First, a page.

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WASHINGTON, D.C., July 5, 2016 (LifeSiteNews) – Hillary Clinton says she is “proud” of Barack Obama's decision to allow transgender people to serve openly in the military and reiterated her support for a conscience-crushing bill that the LGBT lobby places as its highest legislative priority.

“I am proud of the decision to lift the ban on allowing transgender troops to serve openly in the military,” Clinton said in comments e-mailed to The Washington Blade, a D.C.-based LGBT news outlet.

On June 30, Defense Secretary Ashton Carter announced that the Obama administration was rewriting Reagan-era rules barring transgender soldiers.

“This decision will allow thousands of brave soldiers who are deeply committed to defending our nation to serve with dignity and respect. Having the world’s best military doesn’t just mean having the best-trained, best-equipped forces or the biggest arsenal — it also means being a leader on issues of equality and opportunity,” Clinton said in her statement.

She added that “we need to finally pass the federal Equality Act and end discrimination against LGBT Americans once and for all in employment, housing, and other aspects of public life.”

The Equality Act would amend the 1964 Civil Rights Act to add sexual preference and gender identity to such protected categories as race, sex, and religion.

People of faith say that would chill their expression. Andrew Walker, the director of policy studies for the Southern Baptist Convention’s Ethics and Religious Liberty Commission, said the Equality Act “paves over the consciences of those who cannot in good faith condone conduct they believe to be immoral by providing services for a same-sex wedding ceremony. Again, such conflicts arise not over the personhood and dignity of an LGBT customer, but over participation in particular conduct that some find morally unacceptable.”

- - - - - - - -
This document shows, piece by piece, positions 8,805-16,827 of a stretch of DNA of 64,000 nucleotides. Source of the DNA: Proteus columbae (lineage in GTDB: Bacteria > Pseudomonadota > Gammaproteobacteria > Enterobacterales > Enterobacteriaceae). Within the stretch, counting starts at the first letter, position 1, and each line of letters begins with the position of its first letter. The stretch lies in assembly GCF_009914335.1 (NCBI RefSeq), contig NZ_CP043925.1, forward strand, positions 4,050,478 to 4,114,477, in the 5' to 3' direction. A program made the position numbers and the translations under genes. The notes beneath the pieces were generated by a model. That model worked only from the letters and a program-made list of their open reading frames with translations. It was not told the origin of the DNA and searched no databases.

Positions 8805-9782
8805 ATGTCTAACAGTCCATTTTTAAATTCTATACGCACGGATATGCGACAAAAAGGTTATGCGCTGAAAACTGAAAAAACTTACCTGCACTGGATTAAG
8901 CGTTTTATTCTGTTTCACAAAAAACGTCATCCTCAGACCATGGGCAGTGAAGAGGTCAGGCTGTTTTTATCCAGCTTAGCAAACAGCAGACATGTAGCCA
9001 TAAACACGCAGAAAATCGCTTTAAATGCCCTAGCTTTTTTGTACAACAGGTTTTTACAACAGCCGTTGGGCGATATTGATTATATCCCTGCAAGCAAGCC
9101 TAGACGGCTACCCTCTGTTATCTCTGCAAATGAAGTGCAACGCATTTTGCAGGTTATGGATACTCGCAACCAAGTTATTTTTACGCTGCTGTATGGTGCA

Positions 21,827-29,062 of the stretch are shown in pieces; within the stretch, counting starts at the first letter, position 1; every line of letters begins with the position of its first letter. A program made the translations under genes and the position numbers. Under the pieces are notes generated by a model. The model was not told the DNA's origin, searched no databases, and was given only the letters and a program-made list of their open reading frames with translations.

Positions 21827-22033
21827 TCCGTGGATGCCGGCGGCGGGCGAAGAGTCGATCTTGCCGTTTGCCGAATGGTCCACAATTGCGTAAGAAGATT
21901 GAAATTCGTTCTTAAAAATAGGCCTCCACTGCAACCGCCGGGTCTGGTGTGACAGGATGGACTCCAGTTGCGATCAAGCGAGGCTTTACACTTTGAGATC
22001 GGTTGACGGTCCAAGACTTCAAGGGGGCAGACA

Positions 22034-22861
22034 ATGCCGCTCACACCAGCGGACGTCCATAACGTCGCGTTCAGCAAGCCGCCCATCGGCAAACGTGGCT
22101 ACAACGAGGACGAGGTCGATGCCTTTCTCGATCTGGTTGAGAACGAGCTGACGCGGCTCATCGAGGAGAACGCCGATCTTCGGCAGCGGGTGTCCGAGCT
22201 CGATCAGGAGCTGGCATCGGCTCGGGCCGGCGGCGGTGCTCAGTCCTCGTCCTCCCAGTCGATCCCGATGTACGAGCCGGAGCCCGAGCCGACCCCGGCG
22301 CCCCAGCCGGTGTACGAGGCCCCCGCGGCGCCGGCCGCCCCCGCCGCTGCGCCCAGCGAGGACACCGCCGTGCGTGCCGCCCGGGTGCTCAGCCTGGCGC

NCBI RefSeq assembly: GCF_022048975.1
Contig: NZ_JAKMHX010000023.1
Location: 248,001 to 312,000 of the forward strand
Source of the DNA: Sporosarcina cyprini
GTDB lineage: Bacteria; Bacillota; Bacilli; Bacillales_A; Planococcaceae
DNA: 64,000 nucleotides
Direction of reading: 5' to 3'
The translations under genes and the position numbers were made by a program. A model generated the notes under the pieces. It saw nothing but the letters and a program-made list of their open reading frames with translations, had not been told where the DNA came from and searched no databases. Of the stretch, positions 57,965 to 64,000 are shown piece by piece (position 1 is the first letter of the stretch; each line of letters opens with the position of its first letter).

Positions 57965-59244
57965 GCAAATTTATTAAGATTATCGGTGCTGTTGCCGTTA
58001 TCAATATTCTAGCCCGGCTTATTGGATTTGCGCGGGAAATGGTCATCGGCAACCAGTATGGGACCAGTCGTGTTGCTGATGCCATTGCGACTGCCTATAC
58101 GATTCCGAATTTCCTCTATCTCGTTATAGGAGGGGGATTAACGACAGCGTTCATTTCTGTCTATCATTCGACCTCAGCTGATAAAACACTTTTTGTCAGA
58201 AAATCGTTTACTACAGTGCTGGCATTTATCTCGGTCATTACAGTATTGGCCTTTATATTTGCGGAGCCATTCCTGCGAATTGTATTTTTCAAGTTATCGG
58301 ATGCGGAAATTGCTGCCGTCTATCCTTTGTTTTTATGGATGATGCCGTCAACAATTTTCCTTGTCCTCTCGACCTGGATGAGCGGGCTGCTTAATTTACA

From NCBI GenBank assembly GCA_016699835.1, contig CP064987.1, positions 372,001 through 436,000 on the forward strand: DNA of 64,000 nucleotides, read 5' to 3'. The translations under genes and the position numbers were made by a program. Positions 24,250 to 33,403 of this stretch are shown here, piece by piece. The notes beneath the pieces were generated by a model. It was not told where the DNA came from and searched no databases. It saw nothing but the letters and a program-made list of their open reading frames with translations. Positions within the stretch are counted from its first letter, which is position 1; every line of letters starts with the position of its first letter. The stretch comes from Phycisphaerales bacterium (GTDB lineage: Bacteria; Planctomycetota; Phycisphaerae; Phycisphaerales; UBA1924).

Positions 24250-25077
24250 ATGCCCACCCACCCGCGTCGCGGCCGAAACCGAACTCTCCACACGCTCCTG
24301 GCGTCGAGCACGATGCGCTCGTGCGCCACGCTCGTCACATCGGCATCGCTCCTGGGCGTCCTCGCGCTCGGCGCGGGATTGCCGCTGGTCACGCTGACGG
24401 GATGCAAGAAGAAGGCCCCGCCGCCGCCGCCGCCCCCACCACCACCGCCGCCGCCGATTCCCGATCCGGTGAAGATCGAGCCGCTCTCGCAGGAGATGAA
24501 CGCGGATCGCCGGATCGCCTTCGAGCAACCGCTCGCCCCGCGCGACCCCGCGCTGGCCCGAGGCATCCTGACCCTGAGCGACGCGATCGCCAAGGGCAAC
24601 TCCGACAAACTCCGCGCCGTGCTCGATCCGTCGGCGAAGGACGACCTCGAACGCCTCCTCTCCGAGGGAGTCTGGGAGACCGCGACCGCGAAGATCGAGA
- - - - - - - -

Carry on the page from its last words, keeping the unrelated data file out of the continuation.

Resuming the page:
The Obama administration has been enforcing civil rights laws as though they cover homosexuals and transgender people. Most recently, the president announced that the Department of Education would interpret a 1972 civil rights law as though it applied to transgender people, requiring public schools and universities intimate facilities to members of the opposite biological sex or risk losing federal funding.

Polls show the highly contentious policy is unpopular in swing states like Ohio, Pennsylvania, and Florida.

Adding gender identity to the landmark 1964 legislation would codify that practice into law.

Last October, Clinton told a bisexual college student at Keene State College in New Hampshire that she would make passing the Equality Act her “highest priority” as president.

It may be one area where the two major parties' presidential candidates agree.

In February 2000, Donald Trump told The Advocate, another LGBT publication, “I like the idea of amending the 1964 Civil Rights Act to include a ban of discrimination based on sexual orientation.”

He has not formally stated his position on the bill this election season.

Republican House Speaker Paul Ryan has also voted for the Equality Act.